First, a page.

Generally speaking, I must admit that the elevator was quite a serious challenge for the finalists. Somehow, 90% of the contestants understood the task precisely the other way around, i.e. that they wanted to change the elevator. But here is the thing – revitalization of this territory is not about doing something outstanding with this concrete colossus, but about creating a convincing scenario for developing the space around it, like a medieval city around the cathedral. I kept asking myself a question all the time: why didn’t anybody come to the idea not to do anything with the elevator? To leave the whole thing alone? To use it as a given monument, and not cut away these gigantic rings? Because cutting away is just as difficult as building from scratch. All these radical changes eventually led to constructing brand new buildings in the shape of the elevator. Triple effort and triple costs, which do not have anything to do with the principles of sustainable development.

What are the prospects for the development of industrial parks in Russia?

In my opinion, it is very important that investors and architects understand the possibilities and chances that such territories are giving to our cities. They have a historical memory, and it’s very important not to try to build on them simultaneously, but proceed from the context, paying attention to the signs of time that are there. We don’t have skills and resources to create, within a short period of time, an environment that would be just as complex and healthily controversial in order to keep us happy and at the same time intrigued for a long time in the future. This is why careful preservation of the historical legacy is a chance for us. I think that today even the investors realize that constructing simultaneously many look-alike “box” buildings in such territories (and these building do look like one another, even if they have different patterns, such examples are quite numerous in Moscow) is not a valid method. The valid method is about creating a contrasting environment that is respectful of all of the historical layers. And – I can’t stress this enough – this must be done gradually, using the languages of different architects. Then you will get a polyphonic city that has a future.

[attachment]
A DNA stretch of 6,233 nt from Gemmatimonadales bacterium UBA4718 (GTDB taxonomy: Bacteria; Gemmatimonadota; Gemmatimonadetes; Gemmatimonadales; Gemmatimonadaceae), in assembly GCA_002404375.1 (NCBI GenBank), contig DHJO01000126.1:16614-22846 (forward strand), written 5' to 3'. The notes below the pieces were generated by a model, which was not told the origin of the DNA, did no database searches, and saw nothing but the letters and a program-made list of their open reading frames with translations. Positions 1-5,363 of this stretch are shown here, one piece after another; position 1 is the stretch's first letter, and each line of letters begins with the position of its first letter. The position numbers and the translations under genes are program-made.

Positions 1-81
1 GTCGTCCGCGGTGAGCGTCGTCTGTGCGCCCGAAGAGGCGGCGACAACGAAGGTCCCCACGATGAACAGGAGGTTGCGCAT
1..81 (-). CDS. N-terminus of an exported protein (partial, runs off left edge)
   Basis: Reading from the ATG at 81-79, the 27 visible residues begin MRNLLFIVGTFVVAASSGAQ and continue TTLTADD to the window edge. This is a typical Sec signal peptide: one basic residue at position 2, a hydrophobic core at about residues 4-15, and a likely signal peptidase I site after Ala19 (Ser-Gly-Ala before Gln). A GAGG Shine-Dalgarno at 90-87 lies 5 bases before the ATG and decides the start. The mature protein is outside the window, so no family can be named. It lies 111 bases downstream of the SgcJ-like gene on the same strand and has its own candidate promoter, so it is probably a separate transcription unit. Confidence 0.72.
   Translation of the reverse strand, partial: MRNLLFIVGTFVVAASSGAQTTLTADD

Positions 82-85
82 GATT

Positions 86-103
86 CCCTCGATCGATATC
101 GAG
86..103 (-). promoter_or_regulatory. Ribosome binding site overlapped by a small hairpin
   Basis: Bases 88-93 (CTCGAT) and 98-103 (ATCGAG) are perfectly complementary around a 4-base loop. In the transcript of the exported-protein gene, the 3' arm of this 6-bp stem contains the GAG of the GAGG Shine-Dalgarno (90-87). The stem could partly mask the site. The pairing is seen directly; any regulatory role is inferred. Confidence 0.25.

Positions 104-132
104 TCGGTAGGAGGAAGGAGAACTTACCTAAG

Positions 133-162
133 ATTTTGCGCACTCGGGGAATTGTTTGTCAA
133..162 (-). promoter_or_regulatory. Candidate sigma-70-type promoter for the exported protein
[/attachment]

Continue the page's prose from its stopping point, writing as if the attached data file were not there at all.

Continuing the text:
08 November 2019

Lara Kopylova

Interviewed by:

Lara Kopylova
Translated by:
Anton Mizonov